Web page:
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Information about Dog and Cat pet?

Hi everybody its dr. Mary Gardner and  with good friend and veterinary oncologist sue Ettinger waiting in the wings and Sue, This article for a number of reasons because I know that a lot of families when they hear the word cancer they get all freaked out and scared when they hear them the word oncologists it even scares them more and so I just wanted to invite my good friend on oh she just popped off and I know she’ll pop pop pop back on again my good friend Sue who’s a veterinary oncologist who kind of helped us dismiss some of these myths that might be out there so I wanted to just start off also to tell you my everybody some of my experiences so I’ve had three dogs with cancer my first dog was about ten years ago,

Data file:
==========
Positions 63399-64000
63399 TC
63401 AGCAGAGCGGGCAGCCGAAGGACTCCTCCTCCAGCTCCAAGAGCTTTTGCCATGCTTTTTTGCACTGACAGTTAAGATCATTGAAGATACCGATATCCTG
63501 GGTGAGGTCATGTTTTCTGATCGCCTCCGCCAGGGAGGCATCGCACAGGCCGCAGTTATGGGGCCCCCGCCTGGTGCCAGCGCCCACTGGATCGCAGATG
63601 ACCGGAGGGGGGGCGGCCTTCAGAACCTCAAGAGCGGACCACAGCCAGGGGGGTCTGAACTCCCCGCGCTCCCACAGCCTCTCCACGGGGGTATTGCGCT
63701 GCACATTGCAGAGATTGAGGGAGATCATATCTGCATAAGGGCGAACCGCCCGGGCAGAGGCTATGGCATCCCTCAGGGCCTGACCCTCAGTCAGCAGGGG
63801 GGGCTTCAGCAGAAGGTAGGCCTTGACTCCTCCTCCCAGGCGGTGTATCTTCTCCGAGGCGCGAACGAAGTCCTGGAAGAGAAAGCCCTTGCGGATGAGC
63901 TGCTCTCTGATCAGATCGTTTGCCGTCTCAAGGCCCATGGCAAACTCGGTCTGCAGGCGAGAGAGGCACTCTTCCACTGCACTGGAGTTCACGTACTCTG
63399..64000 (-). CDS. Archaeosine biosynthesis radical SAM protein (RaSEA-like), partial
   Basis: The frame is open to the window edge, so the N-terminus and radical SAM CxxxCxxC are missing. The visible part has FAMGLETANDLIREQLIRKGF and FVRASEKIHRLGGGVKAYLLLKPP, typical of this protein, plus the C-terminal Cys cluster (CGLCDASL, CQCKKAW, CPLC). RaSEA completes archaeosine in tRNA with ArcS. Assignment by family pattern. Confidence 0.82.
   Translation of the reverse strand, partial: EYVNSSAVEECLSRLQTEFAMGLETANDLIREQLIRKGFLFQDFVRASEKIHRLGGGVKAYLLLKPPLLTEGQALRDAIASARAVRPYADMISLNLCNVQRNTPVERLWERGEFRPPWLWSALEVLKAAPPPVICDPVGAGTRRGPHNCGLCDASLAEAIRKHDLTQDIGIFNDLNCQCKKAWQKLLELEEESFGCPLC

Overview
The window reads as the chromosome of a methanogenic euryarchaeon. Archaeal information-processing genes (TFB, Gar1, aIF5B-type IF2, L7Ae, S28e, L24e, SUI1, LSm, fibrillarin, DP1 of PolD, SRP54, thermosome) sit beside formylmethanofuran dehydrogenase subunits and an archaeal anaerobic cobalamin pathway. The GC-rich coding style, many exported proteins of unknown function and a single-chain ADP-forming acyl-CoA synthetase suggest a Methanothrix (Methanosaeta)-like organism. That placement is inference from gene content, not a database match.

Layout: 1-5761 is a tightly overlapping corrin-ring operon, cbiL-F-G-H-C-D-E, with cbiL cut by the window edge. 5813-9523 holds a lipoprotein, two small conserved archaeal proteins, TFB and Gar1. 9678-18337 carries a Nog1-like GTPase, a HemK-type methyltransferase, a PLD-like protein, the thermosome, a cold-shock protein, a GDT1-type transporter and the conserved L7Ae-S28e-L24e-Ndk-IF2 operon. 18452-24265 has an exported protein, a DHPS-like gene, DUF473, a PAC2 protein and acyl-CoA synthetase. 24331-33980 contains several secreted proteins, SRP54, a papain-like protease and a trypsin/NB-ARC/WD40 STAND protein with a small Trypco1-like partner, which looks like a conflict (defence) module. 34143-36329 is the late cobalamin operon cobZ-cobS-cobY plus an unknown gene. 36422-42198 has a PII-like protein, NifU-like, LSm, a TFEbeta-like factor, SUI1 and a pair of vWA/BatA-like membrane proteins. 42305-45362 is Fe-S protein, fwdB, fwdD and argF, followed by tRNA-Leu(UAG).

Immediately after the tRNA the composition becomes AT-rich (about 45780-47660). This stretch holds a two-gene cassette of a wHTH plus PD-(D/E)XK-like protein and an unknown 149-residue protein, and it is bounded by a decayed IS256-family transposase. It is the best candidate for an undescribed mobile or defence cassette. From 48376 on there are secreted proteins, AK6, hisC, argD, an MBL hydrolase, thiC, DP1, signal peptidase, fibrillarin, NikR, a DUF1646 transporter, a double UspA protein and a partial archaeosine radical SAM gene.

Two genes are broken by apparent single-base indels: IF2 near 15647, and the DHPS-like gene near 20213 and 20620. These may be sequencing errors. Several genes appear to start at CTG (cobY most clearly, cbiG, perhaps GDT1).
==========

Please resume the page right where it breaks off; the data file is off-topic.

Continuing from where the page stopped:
it was a Doberman named neo and he had an adrenal tumor which I had it removed and then, unfortunately, it had spread to his lair so we’ve decided to do chemo with him now the oncologists at that time she said without chemo you have seven weeks and with chemo, you have seven months and I thought you know what Mia was doing so well that I want to give him seven months and we had seven really good months with neo my second eye was my other Doberman with melanoma in his mouth we had that removed and some vaccines and with him, the first person I called was my friend dr. sue who’s waiting in the waist and so he did really well with that treatment and now I currently have another dog her name is Sam she’s a 14-year-old Anatolian Shepherd so this is a big breed dog and she has lymphoma so what happened was a few months ago she also has Cushing’s which is an internal medicine disease so so a few months ago though I noticed her in her feet and having a little bit of weakness in her hind end I knew she had great hips her spine looked great on an x-ray so I was wondering what the heck could this be could it be degenerate myelopathy spine and so it also happens to be in her spleen and liver and so the first person I called again was dr. sue just to kind of understand what are my options and this is a 14-year-old dog like that’s very old to some people especially with the larger breed and what was the life expectancy that I could expect from Sam and with this disease and what were my options so I called sue and got a and got a consultation and now have since gone to the oncologist and today Sam just received her fourth chemo treatment and she is doing great even her mobility has improved in so shirt’s she’s doing really well and I asked you to come on to answer some of your guy’s questions and also as I said hopefully dismay some of the myths out there about oncologist now I know a lot of you are like I didn’t even know there was such thing as a specialist in veterinary medicine well there are a lot of specialists,